(p. A1) OCEAN CITY, Md.—Kristie Williams sells Bumble Soap at her health-food store in this beach town. Its unusual main ingredient, she said, is hard to detect—unless you’re a dog.
“I can’t smell the bacon in the soap,” she said. “My dogs can. Whenever I bring one home, they go crazy.”
The yucky-sounding soap bars are being cooked up less than 4 miles away from Ocean City Organics at Sunrise Diner, . . . (p. A10) Owner Sam Delauter said he branched into soap making when the price of a case of bacon jumped to $90, from $45 last year.
Thinking he could squeeze a few dollars out of his bacon grease in a time of high inflation, he dusted off his great-grandmother’s soap recipe from the Great Depression. He sells the bars for $5.99.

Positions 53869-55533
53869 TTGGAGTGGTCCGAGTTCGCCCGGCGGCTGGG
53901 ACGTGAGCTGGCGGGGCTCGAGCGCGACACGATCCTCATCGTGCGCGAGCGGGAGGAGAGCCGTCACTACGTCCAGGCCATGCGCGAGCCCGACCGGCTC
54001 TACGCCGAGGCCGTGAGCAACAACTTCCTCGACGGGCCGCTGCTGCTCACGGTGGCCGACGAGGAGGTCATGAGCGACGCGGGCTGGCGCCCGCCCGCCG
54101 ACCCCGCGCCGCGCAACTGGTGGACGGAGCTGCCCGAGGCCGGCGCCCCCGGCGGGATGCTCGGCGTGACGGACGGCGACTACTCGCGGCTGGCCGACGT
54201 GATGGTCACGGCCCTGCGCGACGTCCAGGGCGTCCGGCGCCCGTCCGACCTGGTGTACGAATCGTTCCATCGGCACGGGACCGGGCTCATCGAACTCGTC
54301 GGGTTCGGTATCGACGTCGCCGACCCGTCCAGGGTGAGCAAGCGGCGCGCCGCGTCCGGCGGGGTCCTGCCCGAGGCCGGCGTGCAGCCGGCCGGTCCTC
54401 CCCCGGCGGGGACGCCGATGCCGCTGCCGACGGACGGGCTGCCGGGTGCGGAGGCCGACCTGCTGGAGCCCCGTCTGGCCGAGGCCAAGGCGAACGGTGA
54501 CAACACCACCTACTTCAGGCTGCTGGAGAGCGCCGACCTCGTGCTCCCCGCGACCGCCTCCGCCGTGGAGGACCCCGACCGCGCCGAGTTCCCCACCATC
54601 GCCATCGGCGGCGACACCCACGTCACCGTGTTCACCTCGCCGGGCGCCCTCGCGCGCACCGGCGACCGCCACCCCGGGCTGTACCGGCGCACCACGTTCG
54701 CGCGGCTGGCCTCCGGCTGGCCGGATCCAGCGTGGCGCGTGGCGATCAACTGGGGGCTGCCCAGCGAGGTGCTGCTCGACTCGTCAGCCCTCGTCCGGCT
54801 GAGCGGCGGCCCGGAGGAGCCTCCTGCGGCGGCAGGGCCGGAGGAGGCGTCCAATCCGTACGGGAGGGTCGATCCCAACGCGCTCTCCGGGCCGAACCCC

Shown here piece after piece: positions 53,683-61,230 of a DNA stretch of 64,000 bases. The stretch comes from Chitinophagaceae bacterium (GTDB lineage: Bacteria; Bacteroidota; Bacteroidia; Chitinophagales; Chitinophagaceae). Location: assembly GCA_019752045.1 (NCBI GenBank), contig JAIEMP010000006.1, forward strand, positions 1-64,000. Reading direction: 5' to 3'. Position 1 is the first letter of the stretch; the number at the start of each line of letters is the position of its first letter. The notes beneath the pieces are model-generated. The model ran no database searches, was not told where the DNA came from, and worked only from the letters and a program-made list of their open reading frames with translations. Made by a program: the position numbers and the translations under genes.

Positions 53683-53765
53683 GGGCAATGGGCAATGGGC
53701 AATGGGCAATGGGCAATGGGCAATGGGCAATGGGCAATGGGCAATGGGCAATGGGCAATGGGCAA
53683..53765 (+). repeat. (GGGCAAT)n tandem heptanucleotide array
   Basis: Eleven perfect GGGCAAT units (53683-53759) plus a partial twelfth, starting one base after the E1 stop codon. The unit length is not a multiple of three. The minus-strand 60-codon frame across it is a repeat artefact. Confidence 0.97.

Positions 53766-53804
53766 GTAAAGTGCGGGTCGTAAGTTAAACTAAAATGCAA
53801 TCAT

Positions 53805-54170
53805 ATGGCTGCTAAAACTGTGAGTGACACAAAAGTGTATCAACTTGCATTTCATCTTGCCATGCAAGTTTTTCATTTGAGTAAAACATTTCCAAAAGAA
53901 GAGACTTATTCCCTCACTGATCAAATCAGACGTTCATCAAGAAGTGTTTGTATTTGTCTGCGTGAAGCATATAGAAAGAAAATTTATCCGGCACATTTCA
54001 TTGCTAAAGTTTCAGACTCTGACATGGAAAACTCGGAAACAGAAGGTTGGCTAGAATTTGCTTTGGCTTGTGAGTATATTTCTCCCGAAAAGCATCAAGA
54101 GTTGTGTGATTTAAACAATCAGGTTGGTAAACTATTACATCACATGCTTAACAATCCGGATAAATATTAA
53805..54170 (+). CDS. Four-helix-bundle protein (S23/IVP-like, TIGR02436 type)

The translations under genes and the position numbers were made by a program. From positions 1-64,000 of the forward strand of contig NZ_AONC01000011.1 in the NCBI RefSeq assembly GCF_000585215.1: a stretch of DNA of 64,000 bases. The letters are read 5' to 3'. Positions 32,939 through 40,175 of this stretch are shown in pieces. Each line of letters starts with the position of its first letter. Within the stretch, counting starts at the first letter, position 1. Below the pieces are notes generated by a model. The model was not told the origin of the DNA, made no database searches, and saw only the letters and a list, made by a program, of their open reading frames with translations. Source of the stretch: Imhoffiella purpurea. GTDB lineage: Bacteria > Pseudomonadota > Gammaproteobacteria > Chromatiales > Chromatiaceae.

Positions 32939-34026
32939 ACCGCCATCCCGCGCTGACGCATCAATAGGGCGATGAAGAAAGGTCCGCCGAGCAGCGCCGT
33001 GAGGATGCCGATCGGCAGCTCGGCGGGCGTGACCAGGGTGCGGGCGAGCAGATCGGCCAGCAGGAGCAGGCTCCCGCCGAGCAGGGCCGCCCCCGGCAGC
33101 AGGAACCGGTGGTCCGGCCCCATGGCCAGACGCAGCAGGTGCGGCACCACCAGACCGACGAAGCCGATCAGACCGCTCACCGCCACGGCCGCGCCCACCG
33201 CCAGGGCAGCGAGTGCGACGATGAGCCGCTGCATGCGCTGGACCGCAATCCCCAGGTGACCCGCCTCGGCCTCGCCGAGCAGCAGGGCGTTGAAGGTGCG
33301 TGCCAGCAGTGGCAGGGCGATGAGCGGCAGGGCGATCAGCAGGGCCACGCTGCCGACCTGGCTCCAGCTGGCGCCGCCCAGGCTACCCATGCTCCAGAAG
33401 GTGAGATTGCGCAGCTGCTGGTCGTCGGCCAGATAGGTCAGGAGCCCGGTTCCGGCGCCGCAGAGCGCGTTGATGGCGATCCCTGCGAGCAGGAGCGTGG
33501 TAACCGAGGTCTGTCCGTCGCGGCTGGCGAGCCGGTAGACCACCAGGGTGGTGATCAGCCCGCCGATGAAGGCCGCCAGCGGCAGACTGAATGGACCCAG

. . .
Searching for new sources of revenue and greener ways to deal with waste, business owners have started coming up with some funky new products. Vodka distilled from dairy-making waste. Compost made from crabs. Reactions from consumers range from enthusiastic to aghast.
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(Note: the online version of the story has the date July 26, 2022, and has the title “Inflation’s Funky Byproducts: Bacon Soap or Dairy Vodka, Anyone?”)